Hawaiian Air's first plane in 1929 is returning home
POSTED: Monday, July 13, 2009
A plane that taught Hawaii residents to fly and set aloft Hawaiian Airlines' 80-year history is being restored and will return home in September.
The six-seat Bellanca CH-300 Pacemaker purchased by Hawaiian precursor Inter-Island Airways in 1929 took residents on aerial tours over Oahu.
"The founders of the company started with this plane because they wanted to get people used to the concept of flying," said Keoni Wagner, vice president of public affairs.
"In those days not many people had ever flown, obviously, and the intention was to use it to train the market to accept flying as transportation."
Until then, flight was limited to birds and intrepid humans with bankrolls.
The aerial tours cost $3, a figure easy to dismiss now, but considering that the flights were initiated in October 1929, about the time of the great stock market crash, only the well heeled likely forked over the fare.
The Bellanca was joined the next month by Sikorsky S-38 amphibious planes as Inter-Island Airways introduced the first scheduled air service between the islands on Nov. 11, 1929. The Bellanca was in service for about four years, and Inter-Island eventually changed its name to Hawaiian Airlines in October 1941.
"The countless flights flown, the hundreds of millions of passengers carried and all the aviation 'firsts' our company has been responsible for started 80 years ago with this very airplane," said Mark Dunkerley, Hawaiian's president and chief executive officer, in a statement. "It is a source of tremendous pride to all of us at Hawaiian Airlines that we will be bringing this seminal piece of Hawaii's history back to where it belongs."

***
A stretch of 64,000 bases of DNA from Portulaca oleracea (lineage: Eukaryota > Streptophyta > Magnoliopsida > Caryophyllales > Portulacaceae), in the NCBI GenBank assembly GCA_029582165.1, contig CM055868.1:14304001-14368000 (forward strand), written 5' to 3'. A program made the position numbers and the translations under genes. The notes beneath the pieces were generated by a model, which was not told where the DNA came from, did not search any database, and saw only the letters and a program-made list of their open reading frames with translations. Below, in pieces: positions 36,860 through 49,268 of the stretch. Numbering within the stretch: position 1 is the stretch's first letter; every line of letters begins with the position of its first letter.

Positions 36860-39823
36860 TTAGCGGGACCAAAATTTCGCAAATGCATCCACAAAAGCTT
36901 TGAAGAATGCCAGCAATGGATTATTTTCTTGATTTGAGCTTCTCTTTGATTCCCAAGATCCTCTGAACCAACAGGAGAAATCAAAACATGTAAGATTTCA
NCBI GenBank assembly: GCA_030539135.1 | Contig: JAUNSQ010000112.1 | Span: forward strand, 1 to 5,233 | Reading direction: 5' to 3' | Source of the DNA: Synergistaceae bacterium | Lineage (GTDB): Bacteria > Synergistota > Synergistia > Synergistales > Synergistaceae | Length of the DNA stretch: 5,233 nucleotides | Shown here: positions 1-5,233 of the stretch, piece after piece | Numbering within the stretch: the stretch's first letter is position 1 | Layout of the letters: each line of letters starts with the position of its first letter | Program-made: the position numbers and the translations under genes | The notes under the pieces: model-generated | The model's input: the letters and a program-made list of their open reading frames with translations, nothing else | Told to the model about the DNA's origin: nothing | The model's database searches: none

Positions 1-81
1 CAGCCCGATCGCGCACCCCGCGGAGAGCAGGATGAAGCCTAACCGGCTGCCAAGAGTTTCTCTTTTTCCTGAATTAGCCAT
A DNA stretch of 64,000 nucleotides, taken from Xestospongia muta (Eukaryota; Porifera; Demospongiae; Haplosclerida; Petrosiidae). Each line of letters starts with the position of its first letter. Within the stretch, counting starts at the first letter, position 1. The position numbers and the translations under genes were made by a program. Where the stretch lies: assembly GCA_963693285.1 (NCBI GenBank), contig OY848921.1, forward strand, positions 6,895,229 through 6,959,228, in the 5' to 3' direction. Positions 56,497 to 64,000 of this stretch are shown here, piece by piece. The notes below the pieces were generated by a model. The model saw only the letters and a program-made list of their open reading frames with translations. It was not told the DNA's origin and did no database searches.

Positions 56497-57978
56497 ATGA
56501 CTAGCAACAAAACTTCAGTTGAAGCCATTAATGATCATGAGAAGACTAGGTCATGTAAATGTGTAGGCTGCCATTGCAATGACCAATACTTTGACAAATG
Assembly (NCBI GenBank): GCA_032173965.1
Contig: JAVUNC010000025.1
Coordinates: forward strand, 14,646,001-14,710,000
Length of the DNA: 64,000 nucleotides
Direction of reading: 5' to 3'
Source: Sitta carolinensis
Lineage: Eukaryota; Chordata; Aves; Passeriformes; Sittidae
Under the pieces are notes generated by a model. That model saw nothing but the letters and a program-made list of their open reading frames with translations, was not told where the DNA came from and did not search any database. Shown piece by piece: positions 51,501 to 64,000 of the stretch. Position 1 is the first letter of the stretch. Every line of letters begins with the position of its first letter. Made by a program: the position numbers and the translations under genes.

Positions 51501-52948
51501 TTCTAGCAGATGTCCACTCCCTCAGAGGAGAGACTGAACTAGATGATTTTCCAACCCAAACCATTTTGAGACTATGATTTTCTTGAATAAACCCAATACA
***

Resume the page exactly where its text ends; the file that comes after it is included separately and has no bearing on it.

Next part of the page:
The plane was found in Oregon and it is being restored at Port Townsend Aero Museum in Washington through a largely volunteer effort, but also with some funding, including underwriting by Pratt & Whitney at an undisclosed cost.
The 85-year-old aircraft engine manufacturer built the propeller-driven Bellanca engine as well as the jet engines used by 14 of Hawaiian's current aircraft.
The Bellanca won't exactly arrive on gossamer wings, as it is being shipped over the ocean to Hawaii and will be reassembled by aircraft restoration experts from the mainland as well as "some of our own people," Wagner said.
Hawaiian is planning special flights and public appearances for the plane to commemorate its 80th anniversary.
It would seem natural to take passengers up in the restored plane, either at a price or as a prize in some sort of contest, but whether members of the public get to go for a spin at all "is being discussed," Wagner said.